Did you know…
1. Gartner predicts that by the year 2020, 90% of companies will adopt hybrid infrastructure management capabilities.
2. 63% of chief information officers in France prefer the hybrid cloud, against 37% and 17% for private and public clouds respectively (Insight Avenue).
In this context, we believe companies simply won’t be able to operate without hybrid platforms to manage their various clouds in the coming years.
Why are hybrid clouds becoming so popular?
A hybrid cloud is a set of technologies that allows services to come together as one. It’s about being able, via a cloud management platform, to provide the necessary private and/or public resources to users.
It offers lots more opportunities than other types of clouds when taken separately.
Public/shared clouds: these are ideal for services that don’t add value, and those that aren’t permanent, offering per-second invoicing and easy access to the ‘native Internet’. However, full-time production resources are now cheaper in private clouds than in public ones, often with a much higher quality of service.
Private/dedicated clouds: they are also limited when companies want to quickly test the possibilities of a new digital application, for example.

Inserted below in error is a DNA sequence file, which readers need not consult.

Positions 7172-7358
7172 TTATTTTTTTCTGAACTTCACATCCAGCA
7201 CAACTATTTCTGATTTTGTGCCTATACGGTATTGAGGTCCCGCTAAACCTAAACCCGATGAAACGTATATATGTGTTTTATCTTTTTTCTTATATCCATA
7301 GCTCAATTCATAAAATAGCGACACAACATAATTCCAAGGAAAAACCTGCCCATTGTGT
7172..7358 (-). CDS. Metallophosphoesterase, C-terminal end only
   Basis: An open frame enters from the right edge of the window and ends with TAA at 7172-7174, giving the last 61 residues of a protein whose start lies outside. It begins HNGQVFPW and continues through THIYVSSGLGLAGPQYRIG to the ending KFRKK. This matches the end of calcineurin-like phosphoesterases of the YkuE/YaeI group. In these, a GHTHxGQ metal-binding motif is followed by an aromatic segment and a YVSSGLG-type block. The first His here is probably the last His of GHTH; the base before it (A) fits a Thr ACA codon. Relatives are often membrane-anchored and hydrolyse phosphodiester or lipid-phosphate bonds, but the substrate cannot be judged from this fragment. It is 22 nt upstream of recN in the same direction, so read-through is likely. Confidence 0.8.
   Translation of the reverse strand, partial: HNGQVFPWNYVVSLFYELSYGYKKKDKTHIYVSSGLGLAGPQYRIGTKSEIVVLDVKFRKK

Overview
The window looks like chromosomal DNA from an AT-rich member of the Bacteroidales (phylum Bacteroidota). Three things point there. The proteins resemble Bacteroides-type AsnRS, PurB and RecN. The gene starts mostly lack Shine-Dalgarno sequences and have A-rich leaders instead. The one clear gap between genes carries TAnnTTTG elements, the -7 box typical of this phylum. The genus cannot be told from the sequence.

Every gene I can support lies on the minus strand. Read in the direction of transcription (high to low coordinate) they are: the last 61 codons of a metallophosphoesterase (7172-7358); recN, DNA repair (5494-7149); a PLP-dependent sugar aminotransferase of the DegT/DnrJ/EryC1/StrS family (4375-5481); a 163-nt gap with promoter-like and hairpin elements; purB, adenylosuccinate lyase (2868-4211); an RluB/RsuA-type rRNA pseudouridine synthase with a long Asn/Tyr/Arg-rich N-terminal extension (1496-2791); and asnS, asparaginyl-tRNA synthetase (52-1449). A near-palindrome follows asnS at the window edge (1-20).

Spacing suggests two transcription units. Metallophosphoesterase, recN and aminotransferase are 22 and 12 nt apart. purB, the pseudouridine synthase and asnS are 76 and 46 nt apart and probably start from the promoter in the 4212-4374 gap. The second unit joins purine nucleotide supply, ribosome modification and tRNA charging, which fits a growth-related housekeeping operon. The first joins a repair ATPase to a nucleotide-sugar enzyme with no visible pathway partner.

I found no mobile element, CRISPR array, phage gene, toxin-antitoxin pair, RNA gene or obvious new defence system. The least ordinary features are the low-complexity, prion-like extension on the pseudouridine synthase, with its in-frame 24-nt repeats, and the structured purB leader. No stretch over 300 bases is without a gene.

But thanks to hybrid clouds, companies now have the freedom to switch easily from one cloud to the other.
When should companies opt for a hybrid cloud?
B2C stakeholders who are early adopters have been driven by the need to manage seasonal peaks and troughs in activity, as well as being able to provide technical support for modern online behaviour, particularly in terms of mobile apps, connected objects and so on. As for everyone else, the transition is somewhat smoother. Once their infrastructure reaches its natural lifespan, they can begin the process of thinking about what other kinds of cloud solutions they need to move towards. As mentioned above, hybrid clouds bring the key advantage of drastically lower costs and payment flexibility using pay-as-you-go invoicing, two aspects that are key deciders for many companies.
Generally, companies are starting to migrate their less sensitive software, rather than those used for operational applications, such as their messaging software and office tools. On the other hand, tools that are developed in-house – the most sensitive assets – are hosted on site to retain overall control, from security through to development.
Where do French companies stand on migrating to hybrid clouds? Culturally, the French are more cautious than their Anglo-Saxon cousins, but French companies are certainly in the adoption phase.